A couple of third-party reports on the Storm Worm (aka Peacomm, aka Nuwar, aka Tibs, aka Zheltin, aka CME-711). The first is a detailed binary analysis of the malcode involved in the Storm Worm from Frank Boldewin. This is one of the only such analysis made public that I have seen; everyone else has their privately kept.
It mainly focuses on extracting the native Peacomm.C code from the original crypted/packed code and all things that happens on this way, like: XOR + TEA decryption, TIBS unpacking, defeating Anti-Debugging code, files dropping, driver-code infection, VM-detection tricks and all the nasty things the rootkit-driver does.
From: Peacom – Cracking the nutshell [ZIP], by Frank Boldewin.
Second up is a great timeline of the Storm Worm lures, specifically the ones to lure you to the website and get infected via malicious HTML (it the setSlice() vuln). Unfortunately it does not cover the spammed EXEs that appeared in the Winter of 2007, it just covers the “e-card” and beyond timeframe. It also doesn’t cover any changes in the website HTML or exploits. Still, this is the first such compendium of this data I’ve seen shared publicly. I made a smaller one on a private list one night, but without so much data or detail.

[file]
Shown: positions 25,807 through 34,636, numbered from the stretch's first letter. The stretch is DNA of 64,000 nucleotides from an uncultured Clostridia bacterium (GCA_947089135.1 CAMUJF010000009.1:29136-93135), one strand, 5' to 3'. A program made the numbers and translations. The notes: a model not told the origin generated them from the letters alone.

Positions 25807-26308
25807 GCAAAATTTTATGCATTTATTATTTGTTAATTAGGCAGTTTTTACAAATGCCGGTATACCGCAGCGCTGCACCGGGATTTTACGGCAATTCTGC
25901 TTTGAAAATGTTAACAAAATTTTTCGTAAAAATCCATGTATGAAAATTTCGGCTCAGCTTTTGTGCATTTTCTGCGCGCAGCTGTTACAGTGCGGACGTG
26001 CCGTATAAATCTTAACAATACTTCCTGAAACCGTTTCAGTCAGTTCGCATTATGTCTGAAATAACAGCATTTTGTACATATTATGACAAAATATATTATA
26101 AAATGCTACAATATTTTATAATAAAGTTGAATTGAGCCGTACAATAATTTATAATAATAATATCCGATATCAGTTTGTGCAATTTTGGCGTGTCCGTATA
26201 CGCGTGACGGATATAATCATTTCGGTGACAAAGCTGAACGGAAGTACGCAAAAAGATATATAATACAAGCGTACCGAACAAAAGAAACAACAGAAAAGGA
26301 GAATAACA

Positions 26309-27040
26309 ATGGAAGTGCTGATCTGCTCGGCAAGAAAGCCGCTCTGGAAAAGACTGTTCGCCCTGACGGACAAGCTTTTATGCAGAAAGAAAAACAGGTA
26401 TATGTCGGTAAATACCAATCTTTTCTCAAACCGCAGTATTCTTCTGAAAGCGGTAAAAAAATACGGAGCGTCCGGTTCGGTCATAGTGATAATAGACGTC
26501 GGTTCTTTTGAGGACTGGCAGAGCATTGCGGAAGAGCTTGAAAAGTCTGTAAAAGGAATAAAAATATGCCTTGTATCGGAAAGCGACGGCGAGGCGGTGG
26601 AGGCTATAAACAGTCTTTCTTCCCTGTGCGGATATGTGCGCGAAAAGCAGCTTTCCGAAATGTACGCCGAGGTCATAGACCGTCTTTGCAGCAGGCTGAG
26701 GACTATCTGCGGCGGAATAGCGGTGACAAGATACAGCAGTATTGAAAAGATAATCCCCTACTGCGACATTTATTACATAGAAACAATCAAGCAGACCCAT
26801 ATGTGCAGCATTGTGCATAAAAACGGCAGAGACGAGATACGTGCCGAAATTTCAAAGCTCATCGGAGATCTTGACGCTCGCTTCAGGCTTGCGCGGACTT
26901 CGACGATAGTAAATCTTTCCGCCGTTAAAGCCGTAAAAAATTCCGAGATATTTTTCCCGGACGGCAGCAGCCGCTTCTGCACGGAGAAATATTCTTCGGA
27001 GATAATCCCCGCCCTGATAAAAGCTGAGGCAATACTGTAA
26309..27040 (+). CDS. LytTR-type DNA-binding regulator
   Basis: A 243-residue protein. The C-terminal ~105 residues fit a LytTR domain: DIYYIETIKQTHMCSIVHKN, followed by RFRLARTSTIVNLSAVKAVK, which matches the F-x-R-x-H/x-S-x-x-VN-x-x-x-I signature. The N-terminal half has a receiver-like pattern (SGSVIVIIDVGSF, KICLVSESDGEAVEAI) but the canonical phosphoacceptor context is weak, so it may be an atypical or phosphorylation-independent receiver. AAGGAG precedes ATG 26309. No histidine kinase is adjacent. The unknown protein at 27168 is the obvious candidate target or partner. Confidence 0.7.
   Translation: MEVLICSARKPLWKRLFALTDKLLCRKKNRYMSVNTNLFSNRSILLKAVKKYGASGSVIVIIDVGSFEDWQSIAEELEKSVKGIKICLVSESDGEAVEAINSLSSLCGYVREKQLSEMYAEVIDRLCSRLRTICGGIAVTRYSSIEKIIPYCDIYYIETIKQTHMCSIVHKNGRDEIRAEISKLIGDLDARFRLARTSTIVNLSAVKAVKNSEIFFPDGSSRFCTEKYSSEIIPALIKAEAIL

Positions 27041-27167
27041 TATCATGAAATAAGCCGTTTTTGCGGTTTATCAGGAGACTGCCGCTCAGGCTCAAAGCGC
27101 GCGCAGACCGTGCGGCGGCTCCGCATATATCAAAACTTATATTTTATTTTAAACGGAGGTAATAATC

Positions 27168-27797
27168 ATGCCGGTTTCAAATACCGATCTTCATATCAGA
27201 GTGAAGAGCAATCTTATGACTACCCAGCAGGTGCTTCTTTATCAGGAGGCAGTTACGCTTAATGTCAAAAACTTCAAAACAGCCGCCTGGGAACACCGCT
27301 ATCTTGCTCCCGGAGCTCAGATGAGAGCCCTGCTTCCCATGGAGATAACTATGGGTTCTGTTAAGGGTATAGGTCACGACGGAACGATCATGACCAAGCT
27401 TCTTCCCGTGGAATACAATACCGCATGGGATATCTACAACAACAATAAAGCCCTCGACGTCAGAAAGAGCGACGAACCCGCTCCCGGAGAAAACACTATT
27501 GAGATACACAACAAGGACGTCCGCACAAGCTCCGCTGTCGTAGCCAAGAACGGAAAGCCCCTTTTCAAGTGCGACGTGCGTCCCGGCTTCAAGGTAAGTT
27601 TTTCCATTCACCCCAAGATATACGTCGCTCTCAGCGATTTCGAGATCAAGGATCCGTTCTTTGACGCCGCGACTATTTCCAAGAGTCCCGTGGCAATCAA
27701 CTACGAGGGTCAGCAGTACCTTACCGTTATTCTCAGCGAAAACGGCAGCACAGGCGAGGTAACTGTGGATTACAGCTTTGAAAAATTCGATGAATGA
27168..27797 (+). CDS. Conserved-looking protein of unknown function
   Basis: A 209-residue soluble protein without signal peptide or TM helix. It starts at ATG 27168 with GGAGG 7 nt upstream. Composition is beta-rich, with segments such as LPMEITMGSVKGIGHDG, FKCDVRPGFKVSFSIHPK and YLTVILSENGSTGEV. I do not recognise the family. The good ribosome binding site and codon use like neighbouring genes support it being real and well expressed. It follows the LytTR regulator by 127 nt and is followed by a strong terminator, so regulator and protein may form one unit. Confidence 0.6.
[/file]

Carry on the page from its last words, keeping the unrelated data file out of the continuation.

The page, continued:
A third point of interest, and the research focus for this blog, is the structure of the spam runs themselves. The accepted notion is that the runs are distinct from one another based on their subject matter. For example, we consider “NFL” spam to be one instance of the Storm attack, and “ArcadeWorld” another, but we cannot by that alone make an assertion regarding their specific rate of occurrence and precise ordering. Our goal is to confirm the ordered relationship between subjects, and to use the resulting distribution and frequency data to build a volume-based chronology.
From: Storm Worm Chronology on the Websense Security Lab blog.
UPDATE – Edited to list the author of the malcode analysis report.